Mark is at the center of a scholarly debate about the nature of the Gospels and their relationship to one another. The history of Markan scholarship offers a privileged overview of basic issues in the study of the Gospels as a whole. Studying the gospel of Mark this way also provides an orientation to introductory questions of authorship, provenance, and purpose. This commentary provides deep discussion of one of the pillars of the Christian faith and tradition. Culpepper highlights Markan themes and makes numerous cross-references between related passages. He leads his readers deep into source material that remains endlessly fascinating, inspiring, and pivotal for our understanding of Jesus.
“Apparently Mark was writing for a community that was not” (Page 48)
“Mark weaves the irony of the situation. While the people celebrate God’s deliverance of their forebears, the religious leaders plot to kill God’s deliverer. While they make their preparations, however, an anonymous woman, equally unaware of what she is doing, anoints Jesus’ body for burial beforehand.” (Page 482)
“Breaking the flask also meant that none of the ointment would be held back for a later occasion.” (Page 485)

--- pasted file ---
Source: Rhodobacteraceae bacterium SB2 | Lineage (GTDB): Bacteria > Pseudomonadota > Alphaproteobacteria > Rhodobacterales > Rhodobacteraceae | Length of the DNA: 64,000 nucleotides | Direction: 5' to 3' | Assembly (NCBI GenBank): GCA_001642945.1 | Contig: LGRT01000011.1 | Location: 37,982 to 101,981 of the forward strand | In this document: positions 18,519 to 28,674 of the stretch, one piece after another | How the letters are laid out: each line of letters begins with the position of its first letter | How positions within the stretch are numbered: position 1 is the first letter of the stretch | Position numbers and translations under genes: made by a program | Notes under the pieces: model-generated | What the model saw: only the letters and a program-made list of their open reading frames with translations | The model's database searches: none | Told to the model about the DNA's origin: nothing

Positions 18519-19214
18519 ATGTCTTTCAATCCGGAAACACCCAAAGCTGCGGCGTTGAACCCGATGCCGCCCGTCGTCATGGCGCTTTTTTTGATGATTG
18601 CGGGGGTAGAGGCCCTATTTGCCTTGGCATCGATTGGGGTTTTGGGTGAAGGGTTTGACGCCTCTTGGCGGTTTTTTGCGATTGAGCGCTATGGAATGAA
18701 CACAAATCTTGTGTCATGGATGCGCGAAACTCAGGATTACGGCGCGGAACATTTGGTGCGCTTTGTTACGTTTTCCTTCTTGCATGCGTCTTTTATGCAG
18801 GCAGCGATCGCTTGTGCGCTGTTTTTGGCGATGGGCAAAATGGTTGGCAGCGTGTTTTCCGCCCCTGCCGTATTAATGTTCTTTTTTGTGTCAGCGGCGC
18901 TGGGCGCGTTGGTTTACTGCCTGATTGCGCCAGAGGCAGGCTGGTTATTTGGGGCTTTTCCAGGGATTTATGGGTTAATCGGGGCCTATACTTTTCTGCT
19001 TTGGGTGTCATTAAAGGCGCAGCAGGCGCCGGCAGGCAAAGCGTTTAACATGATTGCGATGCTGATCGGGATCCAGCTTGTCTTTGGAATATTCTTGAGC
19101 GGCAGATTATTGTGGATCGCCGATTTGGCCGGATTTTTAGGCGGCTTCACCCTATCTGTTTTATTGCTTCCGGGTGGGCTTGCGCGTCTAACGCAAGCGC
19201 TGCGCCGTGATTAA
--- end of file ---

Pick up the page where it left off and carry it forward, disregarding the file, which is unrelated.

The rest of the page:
“Righteousness is a matter of the heart, thought, will, desires, priorities, and speech.” (Page 234)
“As readers, we know who Jesus is because of the superscription in Mark 1:1, which is now confirmed by the events at Jesus’ baptism, but none of the characters in the Gospel share in this secret. Indeed, much of the plot of Mark revolves around how the secret of Jesus’ identity comes to be known. In short, if Jesus looked like any other man, how did anyone know that he was the Son of God? Most modern readers would say that Jesus’ uniqueness lay in his power to do miracles, but that is not Mark’s view. None of those who witness the miracles in Mark conclude that Jesus is God’s son. Neither do any who hear his teachings respond with this confession. For Mark it is only Jesus’ death that reveals his divinity (Mark 15:39).” (Pages 48–49)